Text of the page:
Evolution of Mycobacterium tuberculosis drug resistance in the genomic eraMore about Open Access at the Crick
Authors listCamus Nimmo James Millard Valwynne Faulkner Johana Monteserin Hannah Pugh Eachan Johnson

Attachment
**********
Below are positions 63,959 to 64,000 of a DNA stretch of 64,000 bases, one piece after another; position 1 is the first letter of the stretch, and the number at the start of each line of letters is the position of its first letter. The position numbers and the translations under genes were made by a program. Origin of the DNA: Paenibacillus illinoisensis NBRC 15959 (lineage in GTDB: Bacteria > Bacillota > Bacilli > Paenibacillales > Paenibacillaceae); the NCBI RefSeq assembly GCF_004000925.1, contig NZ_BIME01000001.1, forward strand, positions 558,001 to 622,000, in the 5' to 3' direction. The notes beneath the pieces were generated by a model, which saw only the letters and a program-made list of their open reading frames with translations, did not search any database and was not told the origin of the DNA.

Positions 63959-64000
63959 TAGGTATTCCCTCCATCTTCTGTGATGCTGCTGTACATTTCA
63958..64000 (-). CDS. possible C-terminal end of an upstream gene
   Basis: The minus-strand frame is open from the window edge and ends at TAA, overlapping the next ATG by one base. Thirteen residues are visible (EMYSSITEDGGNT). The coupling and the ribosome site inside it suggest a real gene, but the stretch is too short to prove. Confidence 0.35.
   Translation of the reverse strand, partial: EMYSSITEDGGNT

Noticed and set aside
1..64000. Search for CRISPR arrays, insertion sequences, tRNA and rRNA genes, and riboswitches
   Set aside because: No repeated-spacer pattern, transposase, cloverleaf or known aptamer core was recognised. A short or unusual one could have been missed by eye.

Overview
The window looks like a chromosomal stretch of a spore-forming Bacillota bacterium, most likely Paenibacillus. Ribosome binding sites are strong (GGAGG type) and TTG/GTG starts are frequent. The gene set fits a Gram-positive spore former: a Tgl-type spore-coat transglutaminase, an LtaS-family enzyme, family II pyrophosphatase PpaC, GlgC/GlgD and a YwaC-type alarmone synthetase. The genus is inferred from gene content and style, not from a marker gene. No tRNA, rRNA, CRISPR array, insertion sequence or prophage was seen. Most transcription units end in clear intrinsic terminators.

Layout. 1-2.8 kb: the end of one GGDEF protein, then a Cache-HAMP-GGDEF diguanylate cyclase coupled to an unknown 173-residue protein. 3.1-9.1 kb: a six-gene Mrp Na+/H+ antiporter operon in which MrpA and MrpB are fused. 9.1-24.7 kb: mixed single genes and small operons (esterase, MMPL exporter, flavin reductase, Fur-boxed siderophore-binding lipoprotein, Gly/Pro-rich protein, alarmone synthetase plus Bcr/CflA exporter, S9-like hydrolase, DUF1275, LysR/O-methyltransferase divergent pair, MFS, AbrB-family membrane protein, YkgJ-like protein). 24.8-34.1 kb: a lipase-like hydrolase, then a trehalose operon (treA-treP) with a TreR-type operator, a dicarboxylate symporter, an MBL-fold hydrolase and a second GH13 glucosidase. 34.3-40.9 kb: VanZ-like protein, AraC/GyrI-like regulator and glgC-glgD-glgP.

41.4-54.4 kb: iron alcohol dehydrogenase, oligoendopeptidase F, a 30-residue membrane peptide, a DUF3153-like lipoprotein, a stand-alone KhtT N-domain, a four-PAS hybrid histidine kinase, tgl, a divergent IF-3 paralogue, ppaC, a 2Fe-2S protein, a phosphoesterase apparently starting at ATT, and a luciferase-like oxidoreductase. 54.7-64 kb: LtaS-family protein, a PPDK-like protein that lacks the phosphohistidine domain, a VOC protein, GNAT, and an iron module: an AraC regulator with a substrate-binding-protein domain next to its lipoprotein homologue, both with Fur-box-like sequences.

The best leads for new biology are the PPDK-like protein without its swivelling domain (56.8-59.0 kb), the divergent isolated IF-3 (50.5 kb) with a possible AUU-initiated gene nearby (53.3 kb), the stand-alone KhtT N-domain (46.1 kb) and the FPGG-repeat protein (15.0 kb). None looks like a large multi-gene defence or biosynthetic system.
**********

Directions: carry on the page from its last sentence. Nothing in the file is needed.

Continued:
Mycobacterium tuberculosis has acquired drug resistance to all drugs that have been used against it, including those only recently introduced into clinical practice. Compared to other bacteria, it has a well conserved genome due to its role as an obligate human pathogen that has adapted to a niche over five to ten thousand years. These features facilitate reconstruction and dating of M. tuberculosis phylogenies, giving key insights into how resistance has been acquired and spread globally. Resistance to each new drug has occurred within five to ten years of clinical use and has occurred even more rapidly with recently introduced drugs. In most cases, resistance-conferring mutations come with a fitness cost, but this can be overcome by compensatory mutations which restore fitness to that of wild-type bacteria. It is likely that M. tuberculosis acquires drug resistance while maintaining limited genomic variability due the generation of low frequency within-host variation, combined with ongoing purifying selection causing loss of variants without a clear fitness advantage. However, variants that do confer an advantage, such as drug resistance, can increase in prevalence amongst all bacteria within a host and become the dominant clone. These resistant strains can then be transmitted leading to primary drug resistant infection in a new host. As many countries move towards genomic methods for diagnosis of M. tuberculosis infection and drug resistance, it is important to be aware of the implications for the evolution of resistance. Currently, understanding of resistance-conferring mutations is incomplete, and some targeted genetic diagnostics create their own selective pressures. We discuss an example where a rifampicin resistance-conferring mutation which was not routinely covered by standard testing became dominant. Finally, resistance to new drugs such as bedaquiline and delamanid is caused by individually rare mutations occurring across a large mutational genomic target that have been detected over a short time, and do not provide statistical power for genotype-phenotype correlation - in contrast to longer-established drugs that form the backbone of drug-sensitive antituberculosis therapy. Therefore, we need a different approach to identify resistance-conferring mutations of new drugs before their resistance becomes widespread, abrogating their usefulness.